WHAT “To Kill a Mockingbird”
WHERE Shubert Theatre, 225 W. 44th St.
INFO $29-$169; 212-239-6200, telecharge.com
BOTTOM LINE Harper Lee’s classic novel has been turned into a legal thriller on Broadway.
If you’ve read Harper Lee’s novel “To Kill a Mockingbird” — and if you grew up in the United States, there’s a good chance you have — the story now unfolding on Broadway may throw you a bit.
Oh sure, the major elements are present. A small Southern town in the mid-1930s. Three kids named Scout, Jem and Dill. And, of course, a noble lawyer named Atticus Finch (Jeff Daniels) who takes on the lost cause of defending a black man accused of raping a white woman.
Directed by Bartlett Sher, the production is of a high standard: beautifully designed and lit, well acted, and with just the right balance of pathos, humor and outrage.
What’s missing from Aaron Sorkin’s new adaptation is the novel’s vividly described community, or the sense that the story is just as much about Scout’s coming of age as it is about the crusade by Atticus, her father. Sorkin (the writer behind “The West Wing” and “The Social Network,” among others) has made his play a John Grisham-esque legal thriller revolving around a charismatic man. Atticus may now show hints of trouble and doubt, but he’s still the moral lighthouse guiding Maycomb, Alabama.
The show opens with the trial of Tom Robinson (Gbenga Akinnagbe) and keeps returning to it at regular intervals. Practically speaking, this means that Miriam Buether’s evocative set must constantly be moved in and out, which can be cumbersome. More of a problem is the way Scout, Jem and Dill now split the narration, diluting Scout’s voice.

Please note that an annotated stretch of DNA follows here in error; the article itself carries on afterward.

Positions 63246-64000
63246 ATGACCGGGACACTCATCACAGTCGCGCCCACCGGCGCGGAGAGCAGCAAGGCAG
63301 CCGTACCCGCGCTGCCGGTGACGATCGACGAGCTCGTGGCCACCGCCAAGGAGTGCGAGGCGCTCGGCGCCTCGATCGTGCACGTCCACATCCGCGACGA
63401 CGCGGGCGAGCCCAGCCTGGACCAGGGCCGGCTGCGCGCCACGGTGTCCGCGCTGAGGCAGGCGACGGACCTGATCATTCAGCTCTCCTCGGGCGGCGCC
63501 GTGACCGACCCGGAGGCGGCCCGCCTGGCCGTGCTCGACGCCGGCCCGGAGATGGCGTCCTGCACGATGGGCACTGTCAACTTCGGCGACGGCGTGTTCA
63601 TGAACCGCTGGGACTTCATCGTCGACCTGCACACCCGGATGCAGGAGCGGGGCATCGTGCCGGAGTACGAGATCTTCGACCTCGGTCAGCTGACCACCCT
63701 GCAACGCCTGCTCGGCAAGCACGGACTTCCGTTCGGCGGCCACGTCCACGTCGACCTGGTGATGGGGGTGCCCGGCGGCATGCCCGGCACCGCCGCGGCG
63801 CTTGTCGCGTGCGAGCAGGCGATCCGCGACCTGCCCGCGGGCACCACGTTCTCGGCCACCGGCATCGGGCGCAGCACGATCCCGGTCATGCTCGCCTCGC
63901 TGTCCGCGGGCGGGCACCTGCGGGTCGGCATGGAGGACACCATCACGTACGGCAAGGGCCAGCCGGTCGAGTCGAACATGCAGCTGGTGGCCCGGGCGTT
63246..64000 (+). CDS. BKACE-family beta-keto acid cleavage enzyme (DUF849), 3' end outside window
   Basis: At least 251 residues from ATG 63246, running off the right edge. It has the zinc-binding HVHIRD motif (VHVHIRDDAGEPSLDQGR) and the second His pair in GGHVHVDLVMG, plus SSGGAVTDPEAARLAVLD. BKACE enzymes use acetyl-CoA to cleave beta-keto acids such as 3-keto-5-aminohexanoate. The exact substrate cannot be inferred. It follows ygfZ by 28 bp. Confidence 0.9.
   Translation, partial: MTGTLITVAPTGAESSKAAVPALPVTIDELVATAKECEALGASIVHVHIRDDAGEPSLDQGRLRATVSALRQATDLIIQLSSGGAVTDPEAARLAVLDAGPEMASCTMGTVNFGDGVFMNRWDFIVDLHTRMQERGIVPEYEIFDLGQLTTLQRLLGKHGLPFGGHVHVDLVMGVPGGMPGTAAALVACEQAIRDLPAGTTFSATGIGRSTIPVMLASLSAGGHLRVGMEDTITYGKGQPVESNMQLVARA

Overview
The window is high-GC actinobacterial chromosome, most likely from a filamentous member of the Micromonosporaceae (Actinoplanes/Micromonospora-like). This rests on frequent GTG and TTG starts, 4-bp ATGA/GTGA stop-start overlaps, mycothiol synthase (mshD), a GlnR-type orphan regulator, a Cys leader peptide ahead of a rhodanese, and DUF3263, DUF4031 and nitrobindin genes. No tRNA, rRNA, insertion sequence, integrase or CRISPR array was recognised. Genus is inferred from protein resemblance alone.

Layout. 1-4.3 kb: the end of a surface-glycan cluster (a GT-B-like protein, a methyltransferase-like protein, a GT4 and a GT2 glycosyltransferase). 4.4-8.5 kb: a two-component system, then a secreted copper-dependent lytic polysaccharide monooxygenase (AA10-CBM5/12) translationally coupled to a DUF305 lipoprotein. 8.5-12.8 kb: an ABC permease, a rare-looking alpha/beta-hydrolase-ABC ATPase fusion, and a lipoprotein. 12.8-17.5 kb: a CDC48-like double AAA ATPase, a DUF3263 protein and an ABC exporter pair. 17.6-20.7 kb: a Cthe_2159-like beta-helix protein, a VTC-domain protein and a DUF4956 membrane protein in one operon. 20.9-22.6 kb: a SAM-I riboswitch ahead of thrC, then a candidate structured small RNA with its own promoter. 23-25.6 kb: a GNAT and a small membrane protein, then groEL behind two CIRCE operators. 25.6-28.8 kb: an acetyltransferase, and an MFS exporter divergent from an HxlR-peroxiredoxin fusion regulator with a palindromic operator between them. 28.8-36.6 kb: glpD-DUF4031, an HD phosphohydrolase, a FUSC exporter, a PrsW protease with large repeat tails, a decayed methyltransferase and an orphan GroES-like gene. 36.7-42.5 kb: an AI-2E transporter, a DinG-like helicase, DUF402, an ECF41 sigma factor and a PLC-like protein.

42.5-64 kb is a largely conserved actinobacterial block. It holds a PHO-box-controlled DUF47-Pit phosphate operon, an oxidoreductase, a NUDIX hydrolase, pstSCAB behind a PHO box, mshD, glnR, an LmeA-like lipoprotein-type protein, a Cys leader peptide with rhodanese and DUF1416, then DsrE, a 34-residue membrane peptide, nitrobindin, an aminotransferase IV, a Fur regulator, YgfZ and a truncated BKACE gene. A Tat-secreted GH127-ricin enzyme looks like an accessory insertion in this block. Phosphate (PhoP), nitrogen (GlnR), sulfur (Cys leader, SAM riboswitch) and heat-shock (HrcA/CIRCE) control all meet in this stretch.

The trio are grown-ups looking back on past events, justifying the casting of adult actors. Celia Keenan-Bolger is especially good as Scout, and she easily could have handled all the narrative heavy lifting, preserving the crucial element of a little girl’s point of view.
This “Mockingbird” revolves around Atticus, and thankfully Daniels is sterling. Sorkin gives us more insights into the lawyer’s personality and thinking by adding conversations with Tom and with Atticus’ cook, Calpurnia (LaTanya Richardson Jackson). This also helps boost the story’s major black characters, and it works up to a point — there’s only so much you can add without completely changing the source material.
As it is, this version of “To Kill a Mockingbird” is a refreshingly old-fashioned yarn — this is meant in a good way — but lovers of the book will miss its idiosyncratic tone.